If respondent is using the FLANAX mark in the United States to misrepresent to U.S. consumers the source of respondent’s products as petitioner’s Mexican products, it is petitioner who loses the ability to control its reputation and thus suffers damage. *** [T]he record in this case clearly establishes that the reputation of the Mexican FLANAX mark does not stop at the Mexican border.
Section 14(3) Under Section 14(3) of the Trademark Act, a party may petition to cancel a registration of a mark if the mark "is being used by, or with the permission of, the respondent so as to misrepresent the source of the goods or services on or in connection with which the mark is used." The petitioner must show that respondent took steps to deliberately pass off its goods as those of petitioner.
The Board observed that, "although the facts before us present a matter of first impression, they do not present a close case." It found that Belmora "knowingly selected the identical mark FLANAX, used by petitioner's Mexican licensee on naproxen sodium-based painkillers, for use in the United States on the same type of goods." The Board pointed to the fabrication of documents by, and untruthful testimony of, Belmora's founder regarding the origin of its FLANAX mark, the substantial copying of the FLANAX logo and packaging used in Mexico, and perhaps most importantly Belmora's repeated invocation of the reputation of Bayer's FLANAX mark when marketing its own FLANAX product in the United States - which the Board deemed an admission that Bayer's FLANAX mark "is known among the U.S. retailers and Hispanic consumers to whom respondent markets its products."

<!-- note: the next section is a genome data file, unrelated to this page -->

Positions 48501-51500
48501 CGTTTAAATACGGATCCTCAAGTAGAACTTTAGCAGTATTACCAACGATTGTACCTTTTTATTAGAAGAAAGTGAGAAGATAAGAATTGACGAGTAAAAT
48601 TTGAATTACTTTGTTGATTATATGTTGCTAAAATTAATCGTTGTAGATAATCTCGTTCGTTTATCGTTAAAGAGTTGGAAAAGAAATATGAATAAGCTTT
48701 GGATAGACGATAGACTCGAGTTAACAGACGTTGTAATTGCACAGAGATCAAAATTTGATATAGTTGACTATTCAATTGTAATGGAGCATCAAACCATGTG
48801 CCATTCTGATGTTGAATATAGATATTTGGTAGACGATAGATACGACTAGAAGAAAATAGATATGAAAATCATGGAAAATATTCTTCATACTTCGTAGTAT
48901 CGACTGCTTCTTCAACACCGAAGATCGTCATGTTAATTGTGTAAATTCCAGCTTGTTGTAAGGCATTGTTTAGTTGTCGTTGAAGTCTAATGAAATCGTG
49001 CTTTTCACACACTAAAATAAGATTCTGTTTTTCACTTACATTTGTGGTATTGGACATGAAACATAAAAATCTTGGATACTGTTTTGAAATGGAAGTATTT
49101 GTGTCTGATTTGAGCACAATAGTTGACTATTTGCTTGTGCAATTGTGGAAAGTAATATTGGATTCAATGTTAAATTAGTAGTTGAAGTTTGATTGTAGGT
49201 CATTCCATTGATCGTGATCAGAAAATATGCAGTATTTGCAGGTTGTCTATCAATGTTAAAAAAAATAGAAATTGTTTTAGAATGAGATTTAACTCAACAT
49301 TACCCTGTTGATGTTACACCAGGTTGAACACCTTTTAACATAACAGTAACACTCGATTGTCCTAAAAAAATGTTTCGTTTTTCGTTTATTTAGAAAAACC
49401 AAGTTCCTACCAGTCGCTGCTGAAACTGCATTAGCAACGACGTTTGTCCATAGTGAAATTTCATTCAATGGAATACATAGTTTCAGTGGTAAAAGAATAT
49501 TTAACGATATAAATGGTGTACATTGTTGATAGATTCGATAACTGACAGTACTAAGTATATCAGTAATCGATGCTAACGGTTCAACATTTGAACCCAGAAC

Belmora asserted that, because its own name and not Bayer's appears on its product, it could not have misrepresented the source of the product. The Board disagreed.